I recently finished watching The Queen’s Gambit, and the thing I found most striking was the protagonist’s substance abuse, and her dependence on drugs to be able to perform her best in the matches. This reminded me of the ‘tortured artist’ trope and its public perception.
The most well-known tortured artist referenced in pop-culture is probably Van Gogh and his seminal piece of work ‘Starry nights’, associated with him having painted it during his time in an asylum. Many other creative individuals are categorized under the same trope, such as Beethoven’s musical genius as a result of him descending into madness for losing his hearing, and Fyodor Dostoevsky’s writing prowess resultant of a traumatic childhood. Other authors such as Sylvia Plath, Ernest Hemingway and Virginia Woolf often have their writing abilities linked to their struggles with mental health. This kind of trope becomes more rooted as other instances of master pieces being produced due to emotional turmoil such as Frida Kahlo’s ‘Two Fridas’ come to light.
The list is endless but goes to show that although many creative individuals struggle with their mental health, their brilliance is attributed to their mental health issues, giving rise to the ‘tortured artist’ trope. Although The Queen’s Gambit depicts the protagonist overcoming her substance dependence to peak in her career, and is a welcome change, time and again, film and other forms of entertainment have been profiting off of this notion. Be it the portrayal of John Nash’s brilliant capability to compute as a result of his schizophrenic hallucinations in the movie ‘A Beautiful Mind’, or the portrayal of Natalie Portman dying in the pursuit of perfection to compete for the star role in a ballet production in the movie ‘Black Swan’. Both these films perpetuate a dangerous notion that brilliance and madness must go together.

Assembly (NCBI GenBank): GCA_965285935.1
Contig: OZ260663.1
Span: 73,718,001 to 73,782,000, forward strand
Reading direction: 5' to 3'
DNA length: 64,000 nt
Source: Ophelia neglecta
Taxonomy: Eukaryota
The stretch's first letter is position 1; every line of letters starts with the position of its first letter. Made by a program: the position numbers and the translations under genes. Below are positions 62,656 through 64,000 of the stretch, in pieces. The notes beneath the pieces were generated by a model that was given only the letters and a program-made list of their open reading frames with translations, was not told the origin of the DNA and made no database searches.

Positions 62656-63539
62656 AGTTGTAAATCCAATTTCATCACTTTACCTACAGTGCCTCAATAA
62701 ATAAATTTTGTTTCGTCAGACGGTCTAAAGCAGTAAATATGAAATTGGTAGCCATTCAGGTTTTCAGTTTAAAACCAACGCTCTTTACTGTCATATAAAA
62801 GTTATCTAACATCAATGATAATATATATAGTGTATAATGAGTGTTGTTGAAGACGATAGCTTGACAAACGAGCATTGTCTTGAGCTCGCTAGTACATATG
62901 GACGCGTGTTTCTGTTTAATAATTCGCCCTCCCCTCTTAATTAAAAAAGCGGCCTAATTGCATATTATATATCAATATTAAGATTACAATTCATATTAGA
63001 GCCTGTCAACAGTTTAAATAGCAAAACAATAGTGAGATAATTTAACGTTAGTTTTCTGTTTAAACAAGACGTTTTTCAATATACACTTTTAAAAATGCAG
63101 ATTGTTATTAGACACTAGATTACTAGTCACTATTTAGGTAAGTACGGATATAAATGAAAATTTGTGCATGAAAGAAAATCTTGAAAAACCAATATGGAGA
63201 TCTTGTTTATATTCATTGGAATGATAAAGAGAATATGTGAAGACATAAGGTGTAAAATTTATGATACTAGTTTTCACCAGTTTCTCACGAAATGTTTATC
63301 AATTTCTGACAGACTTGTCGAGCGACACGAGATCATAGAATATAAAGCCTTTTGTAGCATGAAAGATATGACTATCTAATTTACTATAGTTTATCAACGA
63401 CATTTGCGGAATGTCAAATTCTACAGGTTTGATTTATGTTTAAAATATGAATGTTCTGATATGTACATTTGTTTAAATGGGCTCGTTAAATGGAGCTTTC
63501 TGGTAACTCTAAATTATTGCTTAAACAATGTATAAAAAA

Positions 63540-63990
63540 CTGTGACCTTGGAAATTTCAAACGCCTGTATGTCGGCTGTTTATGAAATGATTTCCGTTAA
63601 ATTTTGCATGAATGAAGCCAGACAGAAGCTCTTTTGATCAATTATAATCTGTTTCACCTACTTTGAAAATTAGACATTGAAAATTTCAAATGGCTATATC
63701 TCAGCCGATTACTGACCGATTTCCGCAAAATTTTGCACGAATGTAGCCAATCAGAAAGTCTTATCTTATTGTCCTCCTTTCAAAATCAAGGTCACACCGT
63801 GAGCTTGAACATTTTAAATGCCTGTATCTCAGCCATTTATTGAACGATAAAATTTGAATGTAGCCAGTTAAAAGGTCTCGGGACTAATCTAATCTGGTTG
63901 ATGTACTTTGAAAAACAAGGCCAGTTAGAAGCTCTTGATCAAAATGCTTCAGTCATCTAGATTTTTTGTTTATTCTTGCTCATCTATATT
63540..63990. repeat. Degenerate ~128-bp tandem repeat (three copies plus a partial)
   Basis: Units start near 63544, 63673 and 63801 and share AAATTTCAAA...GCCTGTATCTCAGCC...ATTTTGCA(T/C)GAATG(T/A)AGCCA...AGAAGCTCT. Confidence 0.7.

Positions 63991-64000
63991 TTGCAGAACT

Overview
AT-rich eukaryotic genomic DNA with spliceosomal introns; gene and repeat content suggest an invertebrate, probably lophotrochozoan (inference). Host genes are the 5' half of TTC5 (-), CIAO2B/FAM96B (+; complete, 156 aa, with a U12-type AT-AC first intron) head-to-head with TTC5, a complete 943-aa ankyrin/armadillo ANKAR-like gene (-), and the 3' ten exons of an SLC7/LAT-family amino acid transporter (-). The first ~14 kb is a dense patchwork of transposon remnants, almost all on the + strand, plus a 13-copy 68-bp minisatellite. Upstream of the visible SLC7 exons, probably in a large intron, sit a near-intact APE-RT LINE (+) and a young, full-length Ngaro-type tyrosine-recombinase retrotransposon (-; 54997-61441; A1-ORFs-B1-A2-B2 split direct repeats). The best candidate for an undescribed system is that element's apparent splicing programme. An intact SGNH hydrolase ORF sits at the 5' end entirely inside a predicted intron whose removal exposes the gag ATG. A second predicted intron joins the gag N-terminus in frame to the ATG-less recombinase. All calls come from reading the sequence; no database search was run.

Historical correlations of masterpieces with their mad creative geniuses, combined with romanticized portrayal of the same in mass media, normalizes such issues in the public psyche. This almost places an individual struggling with mental health issues a rite of passage for achieving brilliance. This is dangerous as it is at the expense of such individuals and puts them at risk of premature deaths. Art is a great cathartic outlet, and very often is a reflection of intense emotions, but it should be never used to justify the trope of a tortured artist, and it is time we start addressing associated mental health issues separately and more seriously.